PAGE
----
I wonder if he lectures Willie about the cancer risks associated with smoking cannabis? Willie, by the way, is a spry 82, showing no ill effects of his well documented long term smoking habit.
My next step is to reach out to all the scientists whose research was cited in the OEHHA report as well as people in the scientific community to evaluate the data and methodologies used in some of those primary research studies.
I also want to finally talk to someone at the OEHHA. I have a laundry list of questions.
What was the process through which cannabis was recommended to the OEHHA as a potential carcinogen, worthy of review to ultimately be added to the Prop 65 list? More specifically, who recommended to the OEHHA that cannabis be explored as a potential addition to the Prop 65 list? Did the OEHHA ever reach out to any of the study authors they reference in their recommendation report? How many chemicals have been nominated for inclusion but didn’t make it onto the Prop 65 list? Does the OEHHA periodically review current science related to chemicals previously added to the Prop 65 list? What is the appeals process for removing a chemical from the Prop 65 list? How does the OEHHA alert, if at all, affected businesses that a new “chemical” has been added to the list and their respective responsibilities to warn customers?
Mostly, I’d like to know whether cannabis is on the Prop 65 list based on science or politics?
The ultimate goal is to re-evaluate the scientific evidence regarding a possible link between cannabis and cancer. There is a wealth of scientific studies conducted in the past ten years on the topic. If the research points in the opposite direction, towards no link or even reduced cancer risk, what is the recourse for those who want to petition the OEHHA to re-evaluate and potentially remove cannabis from the prop 65 list?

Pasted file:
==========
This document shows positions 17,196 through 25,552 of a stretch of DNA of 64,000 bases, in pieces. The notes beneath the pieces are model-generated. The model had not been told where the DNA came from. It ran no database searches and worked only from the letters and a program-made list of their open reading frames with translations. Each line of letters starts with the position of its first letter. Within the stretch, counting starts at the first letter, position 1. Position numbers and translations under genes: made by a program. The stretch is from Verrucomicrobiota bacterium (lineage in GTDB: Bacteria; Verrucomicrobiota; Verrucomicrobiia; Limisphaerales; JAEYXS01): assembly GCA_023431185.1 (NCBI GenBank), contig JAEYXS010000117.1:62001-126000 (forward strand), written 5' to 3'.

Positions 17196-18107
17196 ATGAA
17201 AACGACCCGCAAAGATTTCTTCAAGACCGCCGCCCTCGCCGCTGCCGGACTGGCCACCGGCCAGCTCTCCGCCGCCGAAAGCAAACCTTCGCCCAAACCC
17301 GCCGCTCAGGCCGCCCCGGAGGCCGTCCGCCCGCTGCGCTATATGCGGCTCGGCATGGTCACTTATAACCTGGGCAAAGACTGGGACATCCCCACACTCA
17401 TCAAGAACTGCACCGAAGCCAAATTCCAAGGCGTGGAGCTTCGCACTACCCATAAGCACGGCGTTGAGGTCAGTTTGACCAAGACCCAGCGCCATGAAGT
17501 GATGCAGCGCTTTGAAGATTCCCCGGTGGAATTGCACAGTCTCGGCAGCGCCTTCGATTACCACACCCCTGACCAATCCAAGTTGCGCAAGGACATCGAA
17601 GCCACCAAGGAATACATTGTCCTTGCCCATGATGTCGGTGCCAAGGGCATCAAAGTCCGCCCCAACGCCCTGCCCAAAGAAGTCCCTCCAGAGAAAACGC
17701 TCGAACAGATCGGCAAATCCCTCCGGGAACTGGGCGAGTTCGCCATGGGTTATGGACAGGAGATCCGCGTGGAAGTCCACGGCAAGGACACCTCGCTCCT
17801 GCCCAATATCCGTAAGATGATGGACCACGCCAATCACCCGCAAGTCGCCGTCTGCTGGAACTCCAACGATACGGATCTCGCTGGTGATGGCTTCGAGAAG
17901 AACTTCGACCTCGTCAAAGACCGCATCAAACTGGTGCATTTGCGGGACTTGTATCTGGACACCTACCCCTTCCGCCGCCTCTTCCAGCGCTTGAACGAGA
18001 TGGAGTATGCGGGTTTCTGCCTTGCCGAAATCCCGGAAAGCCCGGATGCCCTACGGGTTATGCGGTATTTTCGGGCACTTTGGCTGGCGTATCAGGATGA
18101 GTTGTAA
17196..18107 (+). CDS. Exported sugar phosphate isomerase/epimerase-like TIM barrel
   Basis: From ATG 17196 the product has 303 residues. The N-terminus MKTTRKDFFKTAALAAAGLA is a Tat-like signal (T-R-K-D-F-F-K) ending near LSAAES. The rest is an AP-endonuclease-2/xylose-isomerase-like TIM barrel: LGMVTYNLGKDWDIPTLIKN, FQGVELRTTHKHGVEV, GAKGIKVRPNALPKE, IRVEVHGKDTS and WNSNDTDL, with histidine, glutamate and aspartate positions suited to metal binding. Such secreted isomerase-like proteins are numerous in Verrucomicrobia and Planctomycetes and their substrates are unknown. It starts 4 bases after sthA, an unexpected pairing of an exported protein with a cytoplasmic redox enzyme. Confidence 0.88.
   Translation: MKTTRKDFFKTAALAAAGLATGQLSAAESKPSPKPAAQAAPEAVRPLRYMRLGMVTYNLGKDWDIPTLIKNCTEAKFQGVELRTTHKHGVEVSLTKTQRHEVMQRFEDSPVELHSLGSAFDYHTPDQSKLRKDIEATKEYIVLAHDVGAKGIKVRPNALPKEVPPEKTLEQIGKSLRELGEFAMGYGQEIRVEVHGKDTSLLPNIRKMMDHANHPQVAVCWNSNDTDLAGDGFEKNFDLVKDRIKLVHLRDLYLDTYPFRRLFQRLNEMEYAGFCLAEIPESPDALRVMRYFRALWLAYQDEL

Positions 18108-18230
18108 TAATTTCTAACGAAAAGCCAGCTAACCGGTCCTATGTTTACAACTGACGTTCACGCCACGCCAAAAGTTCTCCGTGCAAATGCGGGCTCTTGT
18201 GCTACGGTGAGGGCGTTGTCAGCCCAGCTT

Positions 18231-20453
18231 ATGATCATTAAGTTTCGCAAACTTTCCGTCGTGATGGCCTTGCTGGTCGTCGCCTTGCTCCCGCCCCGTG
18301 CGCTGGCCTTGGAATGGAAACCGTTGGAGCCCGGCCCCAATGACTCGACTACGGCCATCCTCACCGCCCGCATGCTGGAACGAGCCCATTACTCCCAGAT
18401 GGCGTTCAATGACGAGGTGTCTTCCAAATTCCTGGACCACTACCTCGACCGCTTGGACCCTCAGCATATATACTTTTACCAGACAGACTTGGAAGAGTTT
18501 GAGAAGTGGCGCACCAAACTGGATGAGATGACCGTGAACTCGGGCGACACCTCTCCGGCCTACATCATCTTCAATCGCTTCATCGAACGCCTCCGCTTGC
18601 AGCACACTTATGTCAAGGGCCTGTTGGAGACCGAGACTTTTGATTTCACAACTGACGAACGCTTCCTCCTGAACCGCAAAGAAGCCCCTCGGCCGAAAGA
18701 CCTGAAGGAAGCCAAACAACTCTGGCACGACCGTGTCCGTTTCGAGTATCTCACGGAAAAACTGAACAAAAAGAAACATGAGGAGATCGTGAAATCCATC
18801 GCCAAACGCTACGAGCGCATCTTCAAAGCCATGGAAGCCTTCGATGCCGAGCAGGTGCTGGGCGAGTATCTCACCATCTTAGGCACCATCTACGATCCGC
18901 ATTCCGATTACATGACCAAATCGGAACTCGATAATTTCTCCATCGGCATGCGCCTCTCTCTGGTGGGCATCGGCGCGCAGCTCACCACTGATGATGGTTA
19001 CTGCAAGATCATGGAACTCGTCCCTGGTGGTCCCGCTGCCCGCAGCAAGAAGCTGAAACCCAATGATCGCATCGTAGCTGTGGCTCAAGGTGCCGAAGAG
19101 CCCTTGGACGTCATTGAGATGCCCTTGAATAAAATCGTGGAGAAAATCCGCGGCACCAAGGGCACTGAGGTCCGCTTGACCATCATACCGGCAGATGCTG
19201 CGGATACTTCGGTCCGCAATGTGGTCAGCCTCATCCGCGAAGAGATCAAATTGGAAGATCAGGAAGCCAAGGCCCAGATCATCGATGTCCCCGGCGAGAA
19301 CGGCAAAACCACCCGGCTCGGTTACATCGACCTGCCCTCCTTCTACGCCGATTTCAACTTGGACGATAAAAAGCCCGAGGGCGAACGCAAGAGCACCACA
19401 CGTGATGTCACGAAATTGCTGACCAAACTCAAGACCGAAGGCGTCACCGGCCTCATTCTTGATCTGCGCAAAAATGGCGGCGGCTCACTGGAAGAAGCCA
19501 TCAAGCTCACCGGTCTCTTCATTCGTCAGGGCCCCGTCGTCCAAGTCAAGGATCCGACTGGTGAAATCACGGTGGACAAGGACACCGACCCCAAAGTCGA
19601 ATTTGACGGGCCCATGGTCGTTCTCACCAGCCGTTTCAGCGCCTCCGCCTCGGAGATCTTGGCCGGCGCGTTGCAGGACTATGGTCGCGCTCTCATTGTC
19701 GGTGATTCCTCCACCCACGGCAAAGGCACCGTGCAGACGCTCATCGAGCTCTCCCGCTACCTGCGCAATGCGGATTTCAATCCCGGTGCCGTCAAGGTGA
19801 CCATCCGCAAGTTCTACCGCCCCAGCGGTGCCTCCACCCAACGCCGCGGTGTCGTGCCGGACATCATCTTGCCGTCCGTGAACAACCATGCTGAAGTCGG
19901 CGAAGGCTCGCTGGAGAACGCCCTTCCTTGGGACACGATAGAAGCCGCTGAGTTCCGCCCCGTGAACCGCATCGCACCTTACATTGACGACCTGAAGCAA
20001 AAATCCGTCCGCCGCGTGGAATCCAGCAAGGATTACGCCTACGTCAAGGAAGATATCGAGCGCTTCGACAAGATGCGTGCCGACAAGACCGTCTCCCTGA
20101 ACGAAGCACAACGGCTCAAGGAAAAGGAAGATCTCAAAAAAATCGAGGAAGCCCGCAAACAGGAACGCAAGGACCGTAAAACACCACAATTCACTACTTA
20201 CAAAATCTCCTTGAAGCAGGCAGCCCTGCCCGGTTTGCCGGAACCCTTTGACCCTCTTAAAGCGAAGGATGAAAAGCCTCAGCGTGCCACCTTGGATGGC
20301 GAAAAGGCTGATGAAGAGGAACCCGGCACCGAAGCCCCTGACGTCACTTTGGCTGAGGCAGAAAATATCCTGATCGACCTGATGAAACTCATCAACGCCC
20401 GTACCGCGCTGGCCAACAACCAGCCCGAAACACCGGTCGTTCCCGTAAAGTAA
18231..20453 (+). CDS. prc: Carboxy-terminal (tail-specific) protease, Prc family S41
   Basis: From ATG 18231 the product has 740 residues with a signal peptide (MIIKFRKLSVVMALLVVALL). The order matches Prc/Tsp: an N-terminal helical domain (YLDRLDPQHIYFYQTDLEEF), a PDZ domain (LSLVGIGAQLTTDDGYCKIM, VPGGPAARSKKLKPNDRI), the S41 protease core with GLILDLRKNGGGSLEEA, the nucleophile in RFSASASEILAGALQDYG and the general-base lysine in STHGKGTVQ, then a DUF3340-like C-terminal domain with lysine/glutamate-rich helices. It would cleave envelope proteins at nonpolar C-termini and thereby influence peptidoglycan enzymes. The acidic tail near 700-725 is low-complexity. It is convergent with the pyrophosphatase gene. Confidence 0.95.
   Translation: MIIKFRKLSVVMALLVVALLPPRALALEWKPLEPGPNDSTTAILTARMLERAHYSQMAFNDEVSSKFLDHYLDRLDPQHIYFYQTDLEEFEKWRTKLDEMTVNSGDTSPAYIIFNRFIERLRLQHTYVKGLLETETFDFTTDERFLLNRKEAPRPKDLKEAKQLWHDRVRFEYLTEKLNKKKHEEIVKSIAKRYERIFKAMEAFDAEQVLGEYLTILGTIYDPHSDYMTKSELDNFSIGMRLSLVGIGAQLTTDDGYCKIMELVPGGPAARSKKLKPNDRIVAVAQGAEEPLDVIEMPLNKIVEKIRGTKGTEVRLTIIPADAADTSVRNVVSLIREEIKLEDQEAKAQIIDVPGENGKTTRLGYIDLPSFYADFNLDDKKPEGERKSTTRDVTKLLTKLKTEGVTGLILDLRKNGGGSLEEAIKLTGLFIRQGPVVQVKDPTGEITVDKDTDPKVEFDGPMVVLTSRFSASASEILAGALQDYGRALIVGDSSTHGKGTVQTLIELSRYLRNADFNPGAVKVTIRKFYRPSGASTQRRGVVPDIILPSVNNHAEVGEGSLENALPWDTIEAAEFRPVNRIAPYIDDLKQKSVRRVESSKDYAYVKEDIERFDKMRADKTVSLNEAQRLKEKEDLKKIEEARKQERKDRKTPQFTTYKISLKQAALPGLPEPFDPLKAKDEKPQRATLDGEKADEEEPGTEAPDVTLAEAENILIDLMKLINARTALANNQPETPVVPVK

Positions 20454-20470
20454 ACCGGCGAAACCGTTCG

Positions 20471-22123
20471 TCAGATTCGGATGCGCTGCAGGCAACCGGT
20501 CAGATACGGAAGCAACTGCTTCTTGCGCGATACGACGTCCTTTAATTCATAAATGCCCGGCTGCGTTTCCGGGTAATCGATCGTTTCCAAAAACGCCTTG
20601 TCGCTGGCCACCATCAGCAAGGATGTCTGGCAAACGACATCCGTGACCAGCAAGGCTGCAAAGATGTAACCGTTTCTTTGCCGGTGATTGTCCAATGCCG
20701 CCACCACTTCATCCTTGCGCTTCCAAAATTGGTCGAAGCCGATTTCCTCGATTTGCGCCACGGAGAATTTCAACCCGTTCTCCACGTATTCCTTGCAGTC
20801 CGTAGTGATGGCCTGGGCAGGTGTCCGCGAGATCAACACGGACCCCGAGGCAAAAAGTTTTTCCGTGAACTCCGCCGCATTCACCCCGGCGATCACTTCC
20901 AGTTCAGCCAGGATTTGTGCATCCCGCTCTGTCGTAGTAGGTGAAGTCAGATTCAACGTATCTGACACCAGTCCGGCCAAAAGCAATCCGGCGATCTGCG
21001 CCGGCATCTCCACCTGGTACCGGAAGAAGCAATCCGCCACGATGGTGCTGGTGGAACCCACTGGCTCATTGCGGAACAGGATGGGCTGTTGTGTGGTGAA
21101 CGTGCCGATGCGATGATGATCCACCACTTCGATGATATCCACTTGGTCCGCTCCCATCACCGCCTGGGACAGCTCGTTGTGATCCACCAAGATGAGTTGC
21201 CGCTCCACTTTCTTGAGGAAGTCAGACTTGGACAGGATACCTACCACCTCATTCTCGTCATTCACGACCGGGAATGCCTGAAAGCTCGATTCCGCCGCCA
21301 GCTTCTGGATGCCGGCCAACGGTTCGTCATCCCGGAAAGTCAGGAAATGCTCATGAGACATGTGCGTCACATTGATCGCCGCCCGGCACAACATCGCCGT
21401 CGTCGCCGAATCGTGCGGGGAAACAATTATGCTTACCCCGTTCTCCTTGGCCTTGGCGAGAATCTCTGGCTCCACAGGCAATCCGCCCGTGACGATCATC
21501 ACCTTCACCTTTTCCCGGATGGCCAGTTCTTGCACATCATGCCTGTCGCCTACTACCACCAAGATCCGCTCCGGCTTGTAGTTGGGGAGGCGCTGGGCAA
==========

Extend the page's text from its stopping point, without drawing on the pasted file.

From my conversation with a Proposition 65 attorney, if there are enough people interested in having marijuana smoke delisted, with the support of scientists, we can file a petition with the OEHHA with the scientific arguments as to why marijuana should be delisted. The petition can’t just be that there are benefits to smoking marijuana, it has to attack the carcinogenicity of marijuana smoke.
The OEHHA will most likely say no, and deny the request. But that negative response will give us standing, the right to sue the OEHHA for failure to follow its own rules for what it takes to list or not list a chemical. In short, the OEHHA’s negative response to the petition would form the basis of a lawsuit against the agency.
As for attacking the 2009 listing itself, a court will likely consider the 2009 listing decision too old to challenge. The statute of limitations to sue on the listing decision may be considered to have passed. But a denial of a petition would form a timely basis on which to challenge OEHHA’s identification of cannabis smoke as a carcinogen.
Want to get involved? You can reach me @ peter AT futurecannabisproject DOT org